abstract = "Histoplasmosis, caused by the dimorphic environmental fungus Histoplasma capsulatum, is a major mycosis on the global stage. Acquisition of the fungus by mammalian hosts can be clinically silent or it can lead to life-threatening systemic disease, which can occur in immunologically intact or deficient hosts, albeit severe disease is more likely in the setting of compromised cellular immunity. H. capsulatum yeast cells are highly adapted to the mammalian host as they can effectively survive within intracellular niches in select phagocytic cells. Understanding the biological response by both the host and H. capsulatum will facilitate improved approaches to prevent and/or modify disease. This review presents our current understanding of the major pathogenic mechanisms involved in histoplasmosis.",
keywords = "Histoplasma capsulatum, Histoplasmosis, Intracellular survival, Microbial pathogenesis, Virulence",
author = "Jamie Mittal and Ponce, {Maria G.} and Inessa Gendlina and Nosanchuk, {Joshua D.}",
year = "2019",
month = "1",
day = "1",
doi = "10.1007/82_2018_114",
language = "English (US)",
series = "Current Topics in Microbiology and Immunology",
publisher = "Springer Verlag",
pages = "157--191",
booktitle = "Current Topics in Microbiology and Immunology",

}

TY - CHAP

T1 - Histoplasma capsulatum

T2 - Mechanisms for pathogenesis

AU - Mittal, Jamie

AU - Ponce, Maria G.

AU - Gendlina, Inessa

AU - Nosanchuk, Joshua D.

PY - 2019/1/1

Y1 - 2019/1/1

N2 - Histoplasmosis, caused by the dimorphic environmental fungus Histoplasma capsulatum, is a major mycosis on the global stage. Acquisition of the fungus by mammalian hosts can be clinically silent or it can lead to life-threatening systemic disease, which can occur in immunologically intact or deficient hosts, albeit severe disease is more likely in the setting of compromised cellular immunity. H. capsulatum yeast cells are highly adapted to the mammalian host as they can effectively survive within intracellular niches in select phagocytic cells. Understanding the biological response by both the host and H. capsulatum will facilitate improved approaches to prevent and/or modify disease. This review presents our current understanding of the major pathogenic mechanisms involved in histoplasmosis.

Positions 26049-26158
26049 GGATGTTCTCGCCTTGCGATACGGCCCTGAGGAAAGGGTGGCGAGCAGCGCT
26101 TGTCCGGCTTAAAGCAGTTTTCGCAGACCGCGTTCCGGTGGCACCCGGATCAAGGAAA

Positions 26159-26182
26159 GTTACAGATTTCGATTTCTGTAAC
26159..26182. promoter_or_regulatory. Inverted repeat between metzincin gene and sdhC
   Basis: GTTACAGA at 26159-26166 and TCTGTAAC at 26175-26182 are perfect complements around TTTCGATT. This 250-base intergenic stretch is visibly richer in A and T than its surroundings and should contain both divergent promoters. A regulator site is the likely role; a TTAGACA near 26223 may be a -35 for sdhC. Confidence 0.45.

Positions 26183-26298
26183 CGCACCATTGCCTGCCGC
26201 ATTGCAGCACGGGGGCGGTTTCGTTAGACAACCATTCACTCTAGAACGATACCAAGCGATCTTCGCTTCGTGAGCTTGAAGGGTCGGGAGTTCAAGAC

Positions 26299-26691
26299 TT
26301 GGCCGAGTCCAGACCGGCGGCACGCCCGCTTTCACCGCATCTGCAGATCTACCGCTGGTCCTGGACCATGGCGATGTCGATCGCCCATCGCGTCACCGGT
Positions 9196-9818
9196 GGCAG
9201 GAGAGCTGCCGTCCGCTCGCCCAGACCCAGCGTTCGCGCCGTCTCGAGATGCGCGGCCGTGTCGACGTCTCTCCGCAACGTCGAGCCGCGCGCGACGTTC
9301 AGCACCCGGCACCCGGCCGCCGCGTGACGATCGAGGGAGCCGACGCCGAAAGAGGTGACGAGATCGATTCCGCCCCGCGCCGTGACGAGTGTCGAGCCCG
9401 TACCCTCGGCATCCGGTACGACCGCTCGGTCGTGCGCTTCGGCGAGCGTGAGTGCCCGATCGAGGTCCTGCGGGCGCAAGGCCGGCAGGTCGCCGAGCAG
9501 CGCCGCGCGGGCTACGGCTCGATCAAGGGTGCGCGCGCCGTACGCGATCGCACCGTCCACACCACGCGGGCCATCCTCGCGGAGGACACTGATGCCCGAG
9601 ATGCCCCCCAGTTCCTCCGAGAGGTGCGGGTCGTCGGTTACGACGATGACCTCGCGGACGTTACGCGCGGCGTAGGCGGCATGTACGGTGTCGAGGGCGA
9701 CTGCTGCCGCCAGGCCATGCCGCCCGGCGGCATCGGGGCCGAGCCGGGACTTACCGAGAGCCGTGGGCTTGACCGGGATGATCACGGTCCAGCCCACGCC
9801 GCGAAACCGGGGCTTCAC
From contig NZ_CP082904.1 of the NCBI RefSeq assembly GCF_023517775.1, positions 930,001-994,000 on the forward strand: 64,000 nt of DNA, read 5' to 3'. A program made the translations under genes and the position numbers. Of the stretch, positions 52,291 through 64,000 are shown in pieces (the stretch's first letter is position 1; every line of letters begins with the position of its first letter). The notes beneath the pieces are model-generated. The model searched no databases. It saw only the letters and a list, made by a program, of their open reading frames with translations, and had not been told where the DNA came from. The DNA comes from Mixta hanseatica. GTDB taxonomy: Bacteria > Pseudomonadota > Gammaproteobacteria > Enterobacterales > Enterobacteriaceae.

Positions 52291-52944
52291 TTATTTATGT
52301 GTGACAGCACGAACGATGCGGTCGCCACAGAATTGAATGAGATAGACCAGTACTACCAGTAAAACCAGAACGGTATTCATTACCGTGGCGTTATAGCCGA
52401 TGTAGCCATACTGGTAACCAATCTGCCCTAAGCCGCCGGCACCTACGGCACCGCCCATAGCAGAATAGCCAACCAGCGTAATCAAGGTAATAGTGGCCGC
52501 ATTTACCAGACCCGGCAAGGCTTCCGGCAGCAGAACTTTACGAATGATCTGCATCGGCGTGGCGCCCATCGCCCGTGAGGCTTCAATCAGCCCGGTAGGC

AB - Histoplasmosis, caused by the dimorphic environmental fungus Histoplasma capsulatum, is a major mycosis on the global stage. Acquisition of the fungus by mammalian hosts can be clinically silent or it can lead to life-threatening systemic disease, which can occur in immunologically intact or deficient hosts, albeit severe disease is more likely in the setting of compromised cellular immunity. H. capsulatum yeast cells are highly adapted to the mammalian host as they can effectively survive within intracellular niches in select phagocytic cells. Understanding the biological response by both the host and H. capsulatum will facilitate improved approaches to prevent and/or modify disease. This review presents our current understanding of the major pathogenic mechanisms involved in histoplasmosis.

KW - Histoplasma capsulatum

KW - Histoplasmosis

KW - Intracellular survival

KW - Microbial pathogenesis

KW - Virulence

UR - http://www.scopus.com/inward/record.url?scp=85071788711&partnerID=8YFLogxK

UR - http://www.scopus.com/inward/citedby.url?scp=85071788711&partnerID=8YFLogxK

U2 - 10.1007/82_2018_114

DO - 10.1007/82_2018_114

M3 - Chapter

T3 - Current Topics in Microbiology and Immunology

SP - 157

EP - 191

BT - Current Topics in Microbiology and Immunology

PB - Springer Verlag

ER -